Tackling the challenge of achieving sustainable peace and preventing violence requires a consideration of local cultures, practices, histories and societal norms, and an understanding of how such norms are complex and contextually differentiated and intersectionally experienced. It is often the case that these considerations are not well or fully brought into policy and practice that tend to ignore aesthetic, representational, and reflective practices. New approaches that cross sectoral and disciplinary boundaries are vital in achieving a step change in this area. The projects funded under this programme demonstrate an innovative and interdisciplinary approach yielding new conceptual understandings, developing ground-breaking research and energising innovative collaborations in the humanities and social sciences.

Project identifier:

GB-GOV-13-GCRF-CImChlGHDV

Start Date:

2020-10-01

Activity Status:

Implementation

Total Budget:

£4,200,000


British Academy Coherence & Impact - Education and Learning in Crises

UK - Department for Business, Energy and Industrial Strategy (BEIS)

This programme funds research exploring the challenges of education and learning in contexts of conflict and protracted crises.

Project identifier:

GB-GOV-13-GCRF-CImERICC

Start Date:

2020-01-01

Activity Status:

Implementation

Total Budget:

£1,500,000


Global Energy Transfer Feed-in Tariff (GETFiT)

UK - Department for Business, Energy and Industrial Strategy (BEIS)

The Global Energy Transfer for Feed-in Tariff (GET FiT) Programme was established in 2013 with the main objective of assisting Uganda to pursue a climate resilient low-carbon development path by facilitating private sector investments in renewable electricity generation projects. The support provided was expected to improve access to electricity and promote growth and economic development in Uganda and contribute to climate change mitigation.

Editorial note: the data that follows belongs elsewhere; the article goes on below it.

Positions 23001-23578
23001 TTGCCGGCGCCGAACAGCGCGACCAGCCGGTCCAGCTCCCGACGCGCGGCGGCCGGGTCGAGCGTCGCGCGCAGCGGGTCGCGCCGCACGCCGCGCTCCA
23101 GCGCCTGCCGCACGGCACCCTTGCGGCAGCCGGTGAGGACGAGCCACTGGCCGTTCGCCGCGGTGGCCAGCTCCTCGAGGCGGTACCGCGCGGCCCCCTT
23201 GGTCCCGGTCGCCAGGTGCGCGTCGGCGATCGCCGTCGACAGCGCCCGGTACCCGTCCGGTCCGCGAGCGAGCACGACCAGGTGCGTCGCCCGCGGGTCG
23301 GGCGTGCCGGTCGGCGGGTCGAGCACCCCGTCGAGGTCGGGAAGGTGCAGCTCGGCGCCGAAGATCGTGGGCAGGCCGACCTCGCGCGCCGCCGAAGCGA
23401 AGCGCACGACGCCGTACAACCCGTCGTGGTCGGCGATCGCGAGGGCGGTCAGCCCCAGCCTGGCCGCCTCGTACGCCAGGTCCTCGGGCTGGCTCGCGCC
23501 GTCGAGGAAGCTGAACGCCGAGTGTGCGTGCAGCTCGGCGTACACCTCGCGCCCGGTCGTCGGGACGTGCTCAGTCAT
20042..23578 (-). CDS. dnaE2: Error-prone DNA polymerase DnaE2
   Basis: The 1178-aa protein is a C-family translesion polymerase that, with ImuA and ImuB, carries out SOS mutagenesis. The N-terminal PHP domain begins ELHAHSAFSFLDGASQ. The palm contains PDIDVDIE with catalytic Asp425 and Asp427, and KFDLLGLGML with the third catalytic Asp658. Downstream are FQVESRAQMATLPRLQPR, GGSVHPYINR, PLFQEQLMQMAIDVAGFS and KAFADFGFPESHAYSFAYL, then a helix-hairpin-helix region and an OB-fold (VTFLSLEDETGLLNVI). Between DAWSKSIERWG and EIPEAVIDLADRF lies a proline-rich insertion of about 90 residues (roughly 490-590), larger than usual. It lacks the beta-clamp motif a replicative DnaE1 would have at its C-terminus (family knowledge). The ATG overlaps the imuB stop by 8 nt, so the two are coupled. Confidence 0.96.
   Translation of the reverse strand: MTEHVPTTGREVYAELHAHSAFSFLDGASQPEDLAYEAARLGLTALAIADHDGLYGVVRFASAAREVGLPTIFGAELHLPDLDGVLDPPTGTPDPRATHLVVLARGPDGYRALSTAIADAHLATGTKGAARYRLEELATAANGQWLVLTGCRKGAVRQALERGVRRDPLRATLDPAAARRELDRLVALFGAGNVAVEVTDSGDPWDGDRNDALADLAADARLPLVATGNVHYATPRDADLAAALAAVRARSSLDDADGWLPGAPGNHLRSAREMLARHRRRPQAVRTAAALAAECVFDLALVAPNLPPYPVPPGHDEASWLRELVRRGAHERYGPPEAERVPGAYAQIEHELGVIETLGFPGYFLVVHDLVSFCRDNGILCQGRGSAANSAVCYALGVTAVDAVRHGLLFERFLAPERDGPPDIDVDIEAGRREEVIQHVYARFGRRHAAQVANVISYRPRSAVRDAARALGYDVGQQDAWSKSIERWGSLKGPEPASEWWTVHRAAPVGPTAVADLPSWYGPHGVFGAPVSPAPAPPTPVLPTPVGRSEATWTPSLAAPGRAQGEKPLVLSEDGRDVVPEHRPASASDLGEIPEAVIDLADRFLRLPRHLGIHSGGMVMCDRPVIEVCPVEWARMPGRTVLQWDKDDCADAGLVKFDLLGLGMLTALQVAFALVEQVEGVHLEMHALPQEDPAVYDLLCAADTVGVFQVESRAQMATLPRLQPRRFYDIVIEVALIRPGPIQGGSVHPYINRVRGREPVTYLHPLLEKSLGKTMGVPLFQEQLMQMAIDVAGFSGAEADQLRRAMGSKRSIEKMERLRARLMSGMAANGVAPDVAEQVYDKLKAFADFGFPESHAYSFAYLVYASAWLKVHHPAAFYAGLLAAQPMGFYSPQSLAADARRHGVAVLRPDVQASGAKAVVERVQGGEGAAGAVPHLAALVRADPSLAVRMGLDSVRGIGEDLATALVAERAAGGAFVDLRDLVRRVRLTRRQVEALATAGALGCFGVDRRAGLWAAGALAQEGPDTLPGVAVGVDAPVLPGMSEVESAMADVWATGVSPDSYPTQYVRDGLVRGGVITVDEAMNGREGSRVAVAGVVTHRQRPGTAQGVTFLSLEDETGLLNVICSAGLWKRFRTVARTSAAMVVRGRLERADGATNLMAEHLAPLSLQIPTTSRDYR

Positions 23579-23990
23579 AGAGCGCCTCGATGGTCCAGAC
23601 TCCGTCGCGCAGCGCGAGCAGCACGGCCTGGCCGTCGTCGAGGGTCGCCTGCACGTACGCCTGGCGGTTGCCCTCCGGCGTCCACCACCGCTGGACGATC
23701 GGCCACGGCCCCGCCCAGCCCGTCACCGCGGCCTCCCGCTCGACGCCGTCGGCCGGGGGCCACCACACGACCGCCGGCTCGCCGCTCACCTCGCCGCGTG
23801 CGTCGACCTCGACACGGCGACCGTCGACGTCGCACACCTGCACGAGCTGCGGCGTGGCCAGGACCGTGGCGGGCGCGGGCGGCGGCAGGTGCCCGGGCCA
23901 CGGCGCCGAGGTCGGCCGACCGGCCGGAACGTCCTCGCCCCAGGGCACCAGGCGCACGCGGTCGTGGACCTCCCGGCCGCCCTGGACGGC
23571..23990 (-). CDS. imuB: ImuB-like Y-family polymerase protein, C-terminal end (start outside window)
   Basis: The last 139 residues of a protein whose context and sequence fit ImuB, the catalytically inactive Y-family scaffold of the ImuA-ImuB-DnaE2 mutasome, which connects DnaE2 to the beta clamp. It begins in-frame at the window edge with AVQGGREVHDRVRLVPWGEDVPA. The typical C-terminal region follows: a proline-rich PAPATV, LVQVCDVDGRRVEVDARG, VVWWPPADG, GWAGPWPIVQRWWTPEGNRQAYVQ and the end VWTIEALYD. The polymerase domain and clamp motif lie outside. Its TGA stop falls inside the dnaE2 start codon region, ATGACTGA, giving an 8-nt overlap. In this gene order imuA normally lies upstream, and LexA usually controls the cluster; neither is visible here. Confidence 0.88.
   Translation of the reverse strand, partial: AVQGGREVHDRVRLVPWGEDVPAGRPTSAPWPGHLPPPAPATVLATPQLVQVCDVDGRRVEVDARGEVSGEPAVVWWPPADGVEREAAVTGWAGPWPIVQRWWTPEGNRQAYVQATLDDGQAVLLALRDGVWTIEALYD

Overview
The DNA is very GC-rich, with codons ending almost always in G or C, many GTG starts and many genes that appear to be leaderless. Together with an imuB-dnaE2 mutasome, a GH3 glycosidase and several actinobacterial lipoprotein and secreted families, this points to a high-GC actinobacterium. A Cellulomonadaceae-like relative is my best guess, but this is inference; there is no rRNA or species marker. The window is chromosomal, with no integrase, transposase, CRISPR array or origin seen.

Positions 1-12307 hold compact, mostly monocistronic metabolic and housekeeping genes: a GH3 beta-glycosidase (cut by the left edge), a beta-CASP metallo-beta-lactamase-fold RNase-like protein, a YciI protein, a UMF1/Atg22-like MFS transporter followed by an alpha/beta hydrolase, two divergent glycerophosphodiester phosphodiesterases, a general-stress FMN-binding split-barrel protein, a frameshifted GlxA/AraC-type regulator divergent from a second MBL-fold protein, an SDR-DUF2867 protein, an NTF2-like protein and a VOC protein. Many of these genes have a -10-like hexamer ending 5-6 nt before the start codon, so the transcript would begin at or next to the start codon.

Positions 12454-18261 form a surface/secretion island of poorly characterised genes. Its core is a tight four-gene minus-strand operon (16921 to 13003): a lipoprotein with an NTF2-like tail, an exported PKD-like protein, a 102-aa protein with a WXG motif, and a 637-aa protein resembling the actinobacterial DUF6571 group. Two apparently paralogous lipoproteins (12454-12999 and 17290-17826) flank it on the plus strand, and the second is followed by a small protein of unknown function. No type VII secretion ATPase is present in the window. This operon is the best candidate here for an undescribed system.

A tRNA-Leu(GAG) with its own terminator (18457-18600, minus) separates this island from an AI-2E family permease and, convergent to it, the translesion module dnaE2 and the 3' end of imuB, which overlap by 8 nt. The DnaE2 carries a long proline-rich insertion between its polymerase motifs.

Project identifier:

GB-GOV-13-ICF-0009-GETFiT

Start Date:

2013-03-01

Activity Status:

Implementation

Total Budget:

£25,800,000


Royal Academy of Engineering Academies Collective Fund: Resilient Futures - Frontiers of Development

UK - Department for Business, Energy and Industrial Strategy (BEIS)

Frontiers of Development is part of the Joint Resilient Futures Initiative which is a collaboration between all four UK Academies under the GCRF. The aim of the JRF initiative is to construct a pipeline in the UK and the developing world for interdisciplinary researchers focused on tackling development challenges in a sustainable manner.

Project identifier:

GB-GOV-13-RAENG-GCRF-08

Start Date:

2017-10-24

Activity Status:

Implementation

Total Budget:

£1,412,850.85


Royal Academy of Engineering Core - Higher Education Partnerships in Sub-Saharan Africa

UK - Department for Business, Energy and Industrial Strategy (BEIS)

The Higher Education Partnerships in sub-Saharan Africa Programme (HEP SSA) – supported by the Anglo American Group Foundation and the UK Government through the Global Challenges Research Fund – was established by the Royal Academy of Engineering in 2016, following the successful pilot scheme, Enriching Engineering Education Programme. COVID-19

Project identifier:

GB-GOV-13-RAENG-GCRF-05

Start Date:

2016-07-01

Activity Status:

Implementation

Total Budget:

£78,852.39


Royal Academy of Engineering Core - Engineering a Better World

UK - Department for Business, Energy and Industrial Strategy (BEIS)

Engineering a Better World is a unique programme focused on achieving sustainable development, through innovative, collaborative, challenge-led engineering. COVID-19

Project identifier:

GB-GOV-13-RAENG-GCRF-04

Start Date:

2019-09-16

Activity Status:

Implementation

Total Budget:

£1,338,436


Prevention of severe RSV infection by a helminth-induced serum factor that elicits antiviral monocytes?

UK - Department for Business, Energy and Industrial Strategy (BEIS)